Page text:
The federal government for the first time has used its hate crime laws to bring charges against five people who allegedly imprisoned mentally disabled people in subhuman conditions as part of a scheme to steal their Social Security benefits.
In the indictment announced Wednesday, the government accused Linda Ann Weston and four others of 196 counts including hate crimes, racketeering, forced labor and murder in aid of racketeering from 2001 to 2011.
The group is accused of holding at least four mentally disabled people in virtual bondage, depriving them of food and medical attention as they were moved among Pennsylvania, Texas, Virginia and Florida. Two people died as a result of the imprisonment aimed at funneling $212,000 in federal funds to Weston, prosecutors allege.
“The allegations in this indictment describe a scheme to physically abuse and subjugate persons with disabilities for purposes of dehumanizing them, stealing their money and unlawfully obtaining their labor,” Assistant Atty. Gen. Thomas E. Perez of the Justice Department’s Civil Rights Division said. “The laws against violently assaulting individuals because of their disabilities and those that prohibit human trafficking were designed to combat conduct aimed at vulnerable members of society, such as the alleged victims in this case.”
State authorities have called the case one of the most inhumane in Philadelphia's history. Philadelphia police say they rescued several of the victims from a sub-basement of an apartment building in the city’s Tacony neighborhood on Oct. 11, 2011.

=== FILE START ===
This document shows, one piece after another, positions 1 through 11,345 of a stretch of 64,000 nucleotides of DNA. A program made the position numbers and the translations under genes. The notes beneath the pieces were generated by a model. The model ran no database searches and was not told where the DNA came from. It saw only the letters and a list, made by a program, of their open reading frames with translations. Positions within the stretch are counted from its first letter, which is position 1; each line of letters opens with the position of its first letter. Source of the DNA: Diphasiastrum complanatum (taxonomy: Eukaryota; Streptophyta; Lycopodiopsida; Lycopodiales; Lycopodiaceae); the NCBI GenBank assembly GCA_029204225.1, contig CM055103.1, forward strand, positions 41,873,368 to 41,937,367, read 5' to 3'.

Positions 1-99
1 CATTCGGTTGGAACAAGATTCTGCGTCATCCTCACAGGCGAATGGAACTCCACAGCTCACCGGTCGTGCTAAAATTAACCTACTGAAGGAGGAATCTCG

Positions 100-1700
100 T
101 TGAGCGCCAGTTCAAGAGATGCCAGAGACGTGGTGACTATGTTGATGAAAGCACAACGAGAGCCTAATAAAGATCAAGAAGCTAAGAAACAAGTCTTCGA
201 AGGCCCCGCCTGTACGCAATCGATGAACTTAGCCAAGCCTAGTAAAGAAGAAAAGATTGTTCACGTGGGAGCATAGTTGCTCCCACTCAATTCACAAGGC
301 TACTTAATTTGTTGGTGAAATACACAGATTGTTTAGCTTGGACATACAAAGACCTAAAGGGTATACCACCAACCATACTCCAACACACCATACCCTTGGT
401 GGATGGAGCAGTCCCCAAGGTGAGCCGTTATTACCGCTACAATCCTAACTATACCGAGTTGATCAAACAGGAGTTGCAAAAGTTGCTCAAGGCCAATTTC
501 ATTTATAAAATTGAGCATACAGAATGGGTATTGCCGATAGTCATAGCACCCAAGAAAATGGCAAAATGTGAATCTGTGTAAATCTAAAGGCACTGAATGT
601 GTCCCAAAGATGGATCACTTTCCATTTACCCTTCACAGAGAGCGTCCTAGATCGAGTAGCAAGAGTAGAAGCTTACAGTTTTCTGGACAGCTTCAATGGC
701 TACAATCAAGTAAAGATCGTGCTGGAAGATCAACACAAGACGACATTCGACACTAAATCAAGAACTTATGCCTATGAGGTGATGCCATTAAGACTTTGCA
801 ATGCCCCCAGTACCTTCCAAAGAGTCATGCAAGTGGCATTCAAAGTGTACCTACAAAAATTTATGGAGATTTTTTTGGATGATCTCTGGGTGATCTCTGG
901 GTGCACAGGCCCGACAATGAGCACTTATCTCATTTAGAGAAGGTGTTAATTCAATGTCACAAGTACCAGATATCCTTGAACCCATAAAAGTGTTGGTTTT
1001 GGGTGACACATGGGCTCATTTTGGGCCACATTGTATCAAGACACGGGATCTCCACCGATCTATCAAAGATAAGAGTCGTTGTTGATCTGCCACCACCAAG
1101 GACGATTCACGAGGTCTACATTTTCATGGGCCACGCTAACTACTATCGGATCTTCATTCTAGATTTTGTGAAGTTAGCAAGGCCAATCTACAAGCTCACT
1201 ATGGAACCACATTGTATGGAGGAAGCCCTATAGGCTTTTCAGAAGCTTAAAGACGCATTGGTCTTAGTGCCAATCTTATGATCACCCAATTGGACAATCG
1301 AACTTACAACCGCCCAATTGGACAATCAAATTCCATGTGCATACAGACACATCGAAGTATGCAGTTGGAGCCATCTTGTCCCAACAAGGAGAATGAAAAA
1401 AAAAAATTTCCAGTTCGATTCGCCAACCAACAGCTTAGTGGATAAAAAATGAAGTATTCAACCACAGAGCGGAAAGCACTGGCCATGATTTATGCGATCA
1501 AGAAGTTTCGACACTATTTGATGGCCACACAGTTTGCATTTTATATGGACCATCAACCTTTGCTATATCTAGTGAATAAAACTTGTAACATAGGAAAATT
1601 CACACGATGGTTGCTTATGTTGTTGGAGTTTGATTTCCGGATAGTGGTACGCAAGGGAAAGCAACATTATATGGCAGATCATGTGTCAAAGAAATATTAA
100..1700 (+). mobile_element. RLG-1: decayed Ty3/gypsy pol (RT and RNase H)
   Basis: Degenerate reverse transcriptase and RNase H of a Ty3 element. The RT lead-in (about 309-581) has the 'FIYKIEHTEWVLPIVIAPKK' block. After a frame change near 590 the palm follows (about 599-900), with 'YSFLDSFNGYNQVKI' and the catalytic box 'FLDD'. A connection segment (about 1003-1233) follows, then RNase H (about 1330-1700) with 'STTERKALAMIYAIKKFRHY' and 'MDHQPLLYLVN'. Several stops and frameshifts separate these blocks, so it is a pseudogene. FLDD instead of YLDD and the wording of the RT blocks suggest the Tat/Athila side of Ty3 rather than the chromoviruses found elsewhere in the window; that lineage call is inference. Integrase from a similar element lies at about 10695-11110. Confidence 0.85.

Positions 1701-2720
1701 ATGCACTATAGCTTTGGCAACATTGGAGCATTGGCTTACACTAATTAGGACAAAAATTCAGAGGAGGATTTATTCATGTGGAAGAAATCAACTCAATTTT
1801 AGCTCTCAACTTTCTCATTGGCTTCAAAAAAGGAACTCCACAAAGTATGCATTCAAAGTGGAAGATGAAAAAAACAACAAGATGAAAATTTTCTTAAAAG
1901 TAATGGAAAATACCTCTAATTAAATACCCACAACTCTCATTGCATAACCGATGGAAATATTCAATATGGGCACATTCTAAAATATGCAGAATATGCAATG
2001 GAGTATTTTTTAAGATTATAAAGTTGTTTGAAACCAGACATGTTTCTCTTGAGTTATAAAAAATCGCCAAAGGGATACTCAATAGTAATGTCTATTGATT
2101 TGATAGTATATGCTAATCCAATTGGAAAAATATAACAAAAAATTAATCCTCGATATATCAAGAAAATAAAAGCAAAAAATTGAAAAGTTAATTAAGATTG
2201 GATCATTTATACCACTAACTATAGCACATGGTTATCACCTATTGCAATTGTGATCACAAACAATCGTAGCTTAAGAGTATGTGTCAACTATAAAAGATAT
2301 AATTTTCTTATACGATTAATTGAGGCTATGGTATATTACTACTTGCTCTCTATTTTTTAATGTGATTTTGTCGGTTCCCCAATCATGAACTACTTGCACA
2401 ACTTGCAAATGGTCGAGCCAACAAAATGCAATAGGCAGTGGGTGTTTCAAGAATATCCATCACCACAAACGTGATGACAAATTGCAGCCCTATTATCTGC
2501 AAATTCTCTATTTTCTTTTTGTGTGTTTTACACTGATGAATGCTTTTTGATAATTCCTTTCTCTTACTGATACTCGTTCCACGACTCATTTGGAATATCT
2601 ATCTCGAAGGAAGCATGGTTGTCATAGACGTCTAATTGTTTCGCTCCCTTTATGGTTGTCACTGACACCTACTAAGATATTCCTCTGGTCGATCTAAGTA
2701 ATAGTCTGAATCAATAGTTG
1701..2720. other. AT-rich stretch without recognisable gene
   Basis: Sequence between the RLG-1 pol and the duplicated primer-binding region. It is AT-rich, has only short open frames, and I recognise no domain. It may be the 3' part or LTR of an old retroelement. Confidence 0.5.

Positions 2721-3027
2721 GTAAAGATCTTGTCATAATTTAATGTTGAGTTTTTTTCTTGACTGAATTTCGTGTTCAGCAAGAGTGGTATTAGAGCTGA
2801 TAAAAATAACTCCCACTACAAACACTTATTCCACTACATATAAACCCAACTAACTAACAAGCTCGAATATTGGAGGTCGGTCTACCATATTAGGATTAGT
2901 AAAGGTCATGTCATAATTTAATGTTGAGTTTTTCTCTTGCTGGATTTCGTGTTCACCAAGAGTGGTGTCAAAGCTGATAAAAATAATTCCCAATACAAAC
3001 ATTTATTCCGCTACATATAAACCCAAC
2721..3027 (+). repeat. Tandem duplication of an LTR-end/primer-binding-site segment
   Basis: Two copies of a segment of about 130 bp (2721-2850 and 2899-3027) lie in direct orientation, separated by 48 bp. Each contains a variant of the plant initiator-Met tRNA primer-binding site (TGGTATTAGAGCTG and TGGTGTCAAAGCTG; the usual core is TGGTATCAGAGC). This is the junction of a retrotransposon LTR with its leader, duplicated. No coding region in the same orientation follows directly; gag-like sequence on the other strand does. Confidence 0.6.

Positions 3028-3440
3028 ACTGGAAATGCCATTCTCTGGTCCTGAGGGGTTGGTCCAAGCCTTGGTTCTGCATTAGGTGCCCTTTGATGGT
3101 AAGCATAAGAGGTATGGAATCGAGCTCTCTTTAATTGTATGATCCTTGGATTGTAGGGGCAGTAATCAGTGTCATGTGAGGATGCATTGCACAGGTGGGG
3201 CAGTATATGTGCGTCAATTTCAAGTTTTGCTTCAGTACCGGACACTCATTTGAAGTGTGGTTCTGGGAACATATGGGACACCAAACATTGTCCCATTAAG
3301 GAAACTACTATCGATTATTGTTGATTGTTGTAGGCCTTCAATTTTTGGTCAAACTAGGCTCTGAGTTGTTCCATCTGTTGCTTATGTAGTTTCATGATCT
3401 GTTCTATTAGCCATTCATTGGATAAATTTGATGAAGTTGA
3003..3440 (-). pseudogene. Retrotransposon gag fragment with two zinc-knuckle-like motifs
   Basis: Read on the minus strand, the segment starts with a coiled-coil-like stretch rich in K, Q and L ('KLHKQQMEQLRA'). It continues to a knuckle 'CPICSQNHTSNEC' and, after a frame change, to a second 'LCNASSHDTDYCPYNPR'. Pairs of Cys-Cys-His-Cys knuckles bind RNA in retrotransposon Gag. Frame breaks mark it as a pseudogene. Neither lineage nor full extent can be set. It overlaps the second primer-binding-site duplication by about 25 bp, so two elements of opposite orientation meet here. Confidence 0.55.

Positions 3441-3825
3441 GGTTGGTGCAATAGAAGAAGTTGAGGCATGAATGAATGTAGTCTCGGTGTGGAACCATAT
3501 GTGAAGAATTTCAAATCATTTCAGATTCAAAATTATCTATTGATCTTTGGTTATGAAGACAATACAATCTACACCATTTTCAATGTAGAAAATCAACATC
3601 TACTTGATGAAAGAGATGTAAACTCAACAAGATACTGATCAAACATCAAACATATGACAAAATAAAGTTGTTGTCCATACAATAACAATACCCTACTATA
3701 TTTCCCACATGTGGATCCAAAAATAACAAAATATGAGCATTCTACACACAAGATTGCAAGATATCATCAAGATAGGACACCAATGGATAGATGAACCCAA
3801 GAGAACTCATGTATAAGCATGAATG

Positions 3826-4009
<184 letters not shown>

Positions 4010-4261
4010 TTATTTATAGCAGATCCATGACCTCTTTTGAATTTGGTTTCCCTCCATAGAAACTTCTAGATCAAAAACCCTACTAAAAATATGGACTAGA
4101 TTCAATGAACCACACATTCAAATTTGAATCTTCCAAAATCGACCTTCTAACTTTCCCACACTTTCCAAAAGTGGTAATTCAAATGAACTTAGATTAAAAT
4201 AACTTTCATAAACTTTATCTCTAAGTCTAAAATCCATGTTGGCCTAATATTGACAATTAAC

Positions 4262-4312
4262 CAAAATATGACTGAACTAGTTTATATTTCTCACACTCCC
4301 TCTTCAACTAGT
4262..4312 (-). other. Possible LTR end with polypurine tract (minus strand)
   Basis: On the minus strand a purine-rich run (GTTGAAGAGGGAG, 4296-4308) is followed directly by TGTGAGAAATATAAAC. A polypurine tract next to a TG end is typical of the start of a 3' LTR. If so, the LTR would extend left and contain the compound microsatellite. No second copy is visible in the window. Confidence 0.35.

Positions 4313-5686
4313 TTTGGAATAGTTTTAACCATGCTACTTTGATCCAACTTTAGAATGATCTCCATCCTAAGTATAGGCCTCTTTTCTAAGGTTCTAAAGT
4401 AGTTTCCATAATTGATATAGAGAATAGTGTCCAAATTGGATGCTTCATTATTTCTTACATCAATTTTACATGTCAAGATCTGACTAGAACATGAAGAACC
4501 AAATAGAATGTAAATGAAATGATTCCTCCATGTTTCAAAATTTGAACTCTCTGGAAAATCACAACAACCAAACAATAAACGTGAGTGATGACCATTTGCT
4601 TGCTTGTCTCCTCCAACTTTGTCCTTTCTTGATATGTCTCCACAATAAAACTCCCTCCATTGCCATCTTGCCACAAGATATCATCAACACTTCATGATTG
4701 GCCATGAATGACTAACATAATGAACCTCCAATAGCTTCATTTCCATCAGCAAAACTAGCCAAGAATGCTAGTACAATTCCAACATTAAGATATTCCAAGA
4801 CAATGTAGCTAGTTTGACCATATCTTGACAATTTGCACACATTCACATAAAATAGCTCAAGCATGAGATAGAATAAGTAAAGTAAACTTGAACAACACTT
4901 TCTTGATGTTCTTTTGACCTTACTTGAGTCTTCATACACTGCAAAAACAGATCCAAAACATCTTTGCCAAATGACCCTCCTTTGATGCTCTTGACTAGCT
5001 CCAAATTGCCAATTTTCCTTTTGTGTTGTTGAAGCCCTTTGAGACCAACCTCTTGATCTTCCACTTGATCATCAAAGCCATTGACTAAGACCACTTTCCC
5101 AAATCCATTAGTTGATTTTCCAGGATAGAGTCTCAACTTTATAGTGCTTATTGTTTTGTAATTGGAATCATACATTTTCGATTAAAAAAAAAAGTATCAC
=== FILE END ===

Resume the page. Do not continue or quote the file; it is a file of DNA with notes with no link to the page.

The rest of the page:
The defendants already face state charges including kidnapping, assault and false imprisonment.
Though many of the details in the federal case match those disclosed in the state case, the use of the federal anti-hate-crime legislation in the area is a first.
The law, the Matthew Shepard and James Byrd Jr. Hate Crimes Prevention Act, criminalizes certain acts of physical violence causing bodily injury motivated by any person's actual or perceived disability, race, color, national origin, religion, sexual orientation, gender or gender identity, federal officials said.
" 'Shocking’ does not begin to describe the criminal allegations in this case, where the victims were tied up and confined like zoo animals and treated like property akin to slaves," said U.S. Atty. Zane David Memeger. "Hopefully today’s announcement of a 196-count indictment will help begin the process of restoring the victims’ faith in humanity,” he said at a news conference.
The indictment charges Weston, her daughter Jean McIntosh, Weston’s lover, Gregory Thomas Sr., Eddie Wright and Nicklaus Woodard with the hate crimes. Weston is accused of being the ringleader. McIntosh was the chief aide and assisted the other three in confining, controlling, disciplining, housing and transporting the victims, according to the indictment.
The indictment also alleges that Weston caused the deaths of two of the victims, including a woman who died of bacterial meningitis and starvation in 2008 in Virginia. Another death, from causes including being fed a substandard diet, occurred in 2005 in Philadelphia, the indictment says.
If convicted, the defendants could face a maximum sentence of life in prison. The indictment also seeks the return of the $212,000 by Weston.